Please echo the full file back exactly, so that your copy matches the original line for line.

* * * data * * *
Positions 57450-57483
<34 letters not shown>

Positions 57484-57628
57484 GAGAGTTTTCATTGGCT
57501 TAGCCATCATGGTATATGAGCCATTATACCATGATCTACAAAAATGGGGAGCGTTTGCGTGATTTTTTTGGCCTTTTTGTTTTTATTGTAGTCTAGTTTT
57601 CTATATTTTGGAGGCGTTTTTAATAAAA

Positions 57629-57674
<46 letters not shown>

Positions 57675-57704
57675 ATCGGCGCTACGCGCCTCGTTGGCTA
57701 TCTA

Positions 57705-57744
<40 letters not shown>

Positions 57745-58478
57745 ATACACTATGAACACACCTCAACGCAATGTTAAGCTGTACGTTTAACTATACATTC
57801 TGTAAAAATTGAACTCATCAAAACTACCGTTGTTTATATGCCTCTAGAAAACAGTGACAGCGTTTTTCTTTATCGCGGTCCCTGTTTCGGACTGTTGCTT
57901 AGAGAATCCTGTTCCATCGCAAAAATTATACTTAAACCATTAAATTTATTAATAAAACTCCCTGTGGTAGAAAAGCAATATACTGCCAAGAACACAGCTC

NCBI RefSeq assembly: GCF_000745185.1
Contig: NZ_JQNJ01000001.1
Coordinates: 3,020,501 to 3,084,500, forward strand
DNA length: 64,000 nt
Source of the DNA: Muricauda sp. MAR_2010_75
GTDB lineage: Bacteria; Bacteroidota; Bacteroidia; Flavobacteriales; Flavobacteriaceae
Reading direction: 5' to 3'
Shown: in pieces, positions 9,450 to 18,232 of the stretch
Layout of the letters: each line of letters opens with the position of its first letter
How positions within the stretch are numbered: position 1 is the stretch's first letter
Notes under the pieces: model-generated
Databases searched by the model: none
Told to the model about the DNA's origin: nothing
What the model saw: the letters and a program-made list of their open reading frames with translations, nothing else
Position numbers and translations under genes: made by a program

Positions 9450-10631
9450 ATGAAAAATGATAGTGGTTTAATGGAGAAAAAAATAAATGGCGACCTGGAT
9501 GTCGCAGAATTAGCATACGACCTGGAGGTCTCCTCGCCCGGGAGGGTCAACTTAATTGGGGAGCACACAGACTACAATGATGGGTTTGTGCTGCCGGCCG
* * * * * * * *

Positions 57450-57483
<34 letters not shown>

Positions 57484-57628
57484 GAGAGTTTTCATTGGCT
57501 TAGCCATCATGGTATATGAGCCATTATACCATGATCTACAAAAATGGGGAGCGTTTGCGTGATTTTTTTGGCCTTTTTGTTTTTATTGTAGTCTAGTTTT
57601 CTATATTTTGGAGGCGTTTTTAATAAAA

Positions 57629-57674
<46 letters not shown>

Positions 57675-57704
57675 ATCGGCGCTACGCGCCTCGTTGGCTA
57701 TCTA

Positions 57705-57744
<40 letters not shown>

Positions 57745-58478
57745 ATACACTATGAACACACCTCAACGCAATGTTAAGCTGTACGTTTAACTATACATTC
57801 TGTAAAAATTGAACTCATCAAAACTACCGTTGTTTATATGCCTCTAGAAAACAGTGACAGCGTTTTTCTTTATCGCGGTCCCTGTTTCGGACTGTTGCTT
57901 AGAGAATCCTGTTCCATCGCAAAAATTATACTTAAACCATTAAATTTATTAATAAAACTCCCTGTGGTAGAAAAGCAATATACTGCCAAGAACACAGCTC

NCBI RefSeq assembly: GCF_000745185.1
Contig: NZ_JQNJ01000001.1
Coordinates: 3,020,501 to 3,084,500, forward strand
DNA length: 64,000 nt
Source of the DNA: Muricauda sp. MAR_2010_75
GTDB lineage: Bacteria; Bacteroidota; Bacteroidia; Flavobacteriales; Flavobacteriaceae
Reading direction: 5' to 3'
Shown: in pieces, positions 9,450 to 18,232 of the stretch
Layout of the letters: each line of letters opens with the position of its first letter
How positions within the stretch are numbered: position 1 is the stretch's first letter
Notes under the pieces: model-generated
Databases searched by the model: none
Told to the model about the DNA's origin: nothing
What the model saw: the letters and a program-made list of their open reading frames with translations, nothing else
Position numbers and translations under genes: made by a program

Positions 9450-10631
9450 ATGAAAAATGATAGTGGTTTAATGGAGAAAAAAATAAATGGCGACCTGGAT
9501 GTCGCAGAATTAGCATACGACCTGGAGGTCTCCTCGCCCGGGAGGGTCAACTTAATTGGGGAGCACACAGACTACAATGATGGGTTTGTGCTGCCGGCCG